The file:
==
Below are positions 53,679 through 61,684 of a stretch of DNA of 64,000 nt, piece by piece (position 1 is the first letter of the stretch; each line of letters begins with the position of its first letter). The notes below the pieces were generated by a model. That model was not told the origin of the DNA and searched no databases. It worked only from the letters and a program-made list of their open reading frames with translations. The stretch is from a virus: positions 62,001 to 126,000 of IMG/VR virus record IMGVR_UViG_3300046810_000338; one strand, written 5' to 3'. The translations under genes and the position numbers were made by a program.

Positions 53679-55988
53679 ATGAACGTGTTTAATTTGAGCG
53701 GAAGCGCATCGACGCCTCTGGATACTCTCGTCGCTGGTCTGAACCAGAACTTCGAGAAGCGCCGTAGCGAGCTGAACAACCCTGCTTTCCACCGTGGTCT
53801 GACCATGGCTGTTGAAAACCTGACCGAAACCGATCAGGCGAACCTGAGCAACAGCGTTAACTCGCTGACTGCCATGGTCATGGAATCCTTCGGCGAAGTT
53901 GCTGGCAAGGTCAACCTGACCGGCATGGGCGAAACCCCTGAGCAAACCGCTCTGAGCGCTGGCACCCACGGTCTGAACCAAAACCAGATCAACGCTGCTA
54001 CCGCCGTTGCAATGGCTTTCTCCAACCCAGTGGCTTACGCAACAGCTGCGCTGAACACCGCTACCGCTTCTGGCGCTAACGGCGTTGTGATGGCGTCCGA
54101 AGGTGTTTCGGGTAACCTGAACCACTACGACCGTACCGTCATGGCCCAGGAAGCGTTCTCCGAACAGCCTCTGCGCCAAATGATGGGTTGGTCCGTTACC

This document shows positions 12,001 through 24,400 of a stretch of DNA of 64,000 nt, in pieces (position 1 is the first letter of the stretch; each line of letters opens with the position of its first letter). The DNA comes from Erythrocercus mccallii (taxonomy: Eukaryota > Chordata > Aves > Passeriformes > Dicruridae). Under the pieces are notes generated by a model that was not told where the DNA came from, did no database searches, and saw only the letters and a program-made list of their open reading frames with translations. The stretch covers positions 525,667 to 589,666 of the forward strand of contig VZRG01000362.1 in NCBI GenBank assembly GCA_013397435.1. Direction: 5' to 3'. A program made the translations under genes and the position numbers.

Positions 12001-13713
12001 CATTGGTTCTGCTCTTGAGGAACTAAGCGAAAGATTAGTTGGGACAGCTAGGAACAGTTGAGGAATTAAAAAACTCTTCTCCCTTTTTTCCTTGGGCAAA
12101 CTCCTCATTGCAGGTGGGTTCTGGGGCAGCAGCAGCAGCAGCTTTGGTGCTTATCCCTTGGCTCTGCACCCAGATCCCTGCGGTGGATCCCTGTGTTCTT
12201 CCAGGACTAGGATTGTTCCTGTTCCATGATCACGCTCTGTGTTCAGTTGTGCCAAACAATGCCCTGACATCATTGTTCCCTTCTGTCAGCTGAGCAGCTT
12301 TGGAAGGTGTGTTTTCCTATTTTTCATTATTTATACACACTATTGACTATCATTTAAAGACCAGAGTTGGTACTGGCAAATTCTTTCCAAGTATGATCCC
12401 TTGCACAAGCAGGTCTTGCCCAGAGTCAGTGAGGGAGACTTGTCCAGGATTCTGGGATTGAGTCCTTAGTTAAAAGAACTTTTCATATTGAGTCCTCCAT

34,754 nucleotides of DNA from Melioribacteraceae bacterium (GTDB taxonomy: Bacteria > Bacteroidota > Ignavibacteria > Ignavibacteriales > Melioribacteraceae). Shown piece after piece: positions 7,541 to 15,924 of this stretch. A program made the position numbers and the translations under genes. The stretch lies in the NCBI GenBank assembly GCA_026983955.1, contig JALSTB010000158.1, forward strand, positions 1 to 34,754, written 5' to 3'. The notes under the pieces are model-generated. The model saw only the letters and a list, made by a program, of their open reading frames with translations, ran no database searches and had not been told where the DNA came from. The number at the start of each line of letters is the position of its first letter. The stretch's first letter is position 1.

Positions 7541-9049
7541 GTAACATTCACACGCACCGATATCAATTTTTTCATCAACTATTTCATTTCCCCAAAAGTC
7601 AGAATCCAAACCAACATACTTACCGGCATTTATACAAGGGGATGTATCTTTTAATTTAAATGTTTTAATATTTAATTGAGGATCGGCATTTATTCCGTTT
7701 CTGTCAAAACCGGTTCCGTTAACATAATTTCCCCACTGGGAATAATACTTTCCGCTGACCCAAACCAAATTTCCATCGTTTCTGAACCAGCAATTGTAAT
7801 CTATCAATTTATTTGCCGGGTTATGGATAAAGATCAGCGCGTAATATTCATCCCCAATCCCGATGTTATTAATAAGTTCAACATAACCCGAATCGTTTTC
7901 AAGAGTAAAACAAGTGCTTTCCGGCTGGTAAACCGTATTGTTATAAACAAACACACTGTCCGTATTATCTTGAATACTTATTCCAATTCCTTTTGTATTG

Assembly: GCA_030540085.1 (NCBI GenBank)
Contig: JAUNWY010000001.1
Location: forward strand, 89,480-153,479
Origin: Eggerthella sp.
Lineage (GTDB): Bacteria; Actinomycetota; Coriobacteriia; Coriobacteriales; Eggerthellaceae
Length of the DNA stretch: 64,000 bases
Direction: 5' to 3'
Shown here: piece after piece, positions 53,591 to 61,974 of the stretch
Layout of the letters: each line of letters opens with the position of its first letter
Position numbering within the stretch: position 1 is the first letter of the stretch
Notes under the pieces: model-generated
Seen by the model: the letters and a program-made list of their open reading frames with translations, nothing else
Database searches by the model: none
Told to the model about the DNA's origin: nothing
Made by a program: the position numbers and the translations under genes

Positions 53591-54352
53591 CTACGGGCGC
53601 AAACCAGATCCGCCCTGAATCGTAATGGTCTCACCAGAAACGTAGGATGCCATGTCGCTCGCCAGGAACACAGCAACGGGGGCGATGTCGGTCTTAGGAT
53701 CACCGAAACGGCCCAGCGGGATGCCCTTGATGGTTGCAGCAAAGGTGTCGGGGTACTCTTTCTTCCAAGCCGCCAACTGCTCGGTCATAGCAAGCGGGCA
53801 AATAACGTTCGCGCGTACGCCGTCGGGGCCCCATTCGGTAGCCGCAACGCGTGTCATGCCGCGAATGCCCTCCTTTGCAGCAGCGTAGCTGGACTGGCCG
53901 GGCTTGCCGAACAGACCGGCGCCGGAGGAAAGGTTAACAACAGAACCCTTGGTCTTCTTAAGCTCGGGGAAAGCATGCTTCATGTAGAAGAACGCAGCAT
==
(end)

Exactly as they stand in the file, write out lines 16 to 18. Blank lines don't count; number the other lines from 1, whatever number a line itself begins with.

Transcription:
34,754 nucleotides of DNA from Melioribacteraceae bacterium (GTDB taxonomy: Bacteria > Bacteroidota > Ignavibacteria > Ignavibacteriales > Melioribacteraceae). Shown piece after piece: positions 7,541 to 15,924 of this stretch. A program made the position numbers and the translations under genes. The stretch lies in the NCBI GenBank assembly GCA_026983955.1, contig JALSTB010000158.1, forward strand, positions 1 to 34,754, written 5' to 3'. The notes under the pieces are model-generated. The model saw only the letters and a list, made by a program, of their open reading frames with translations, ran no database searches and had not been told where the DNA came from. The number at the start of each line of letters is the position of its first letter. The stretch's first letter is position 1.

Positions 7541-9049
7541 GTAACATTCACACGCACCGATATCAATTTTTTCATCAACTATTTCATTTCCCCAAAAGTC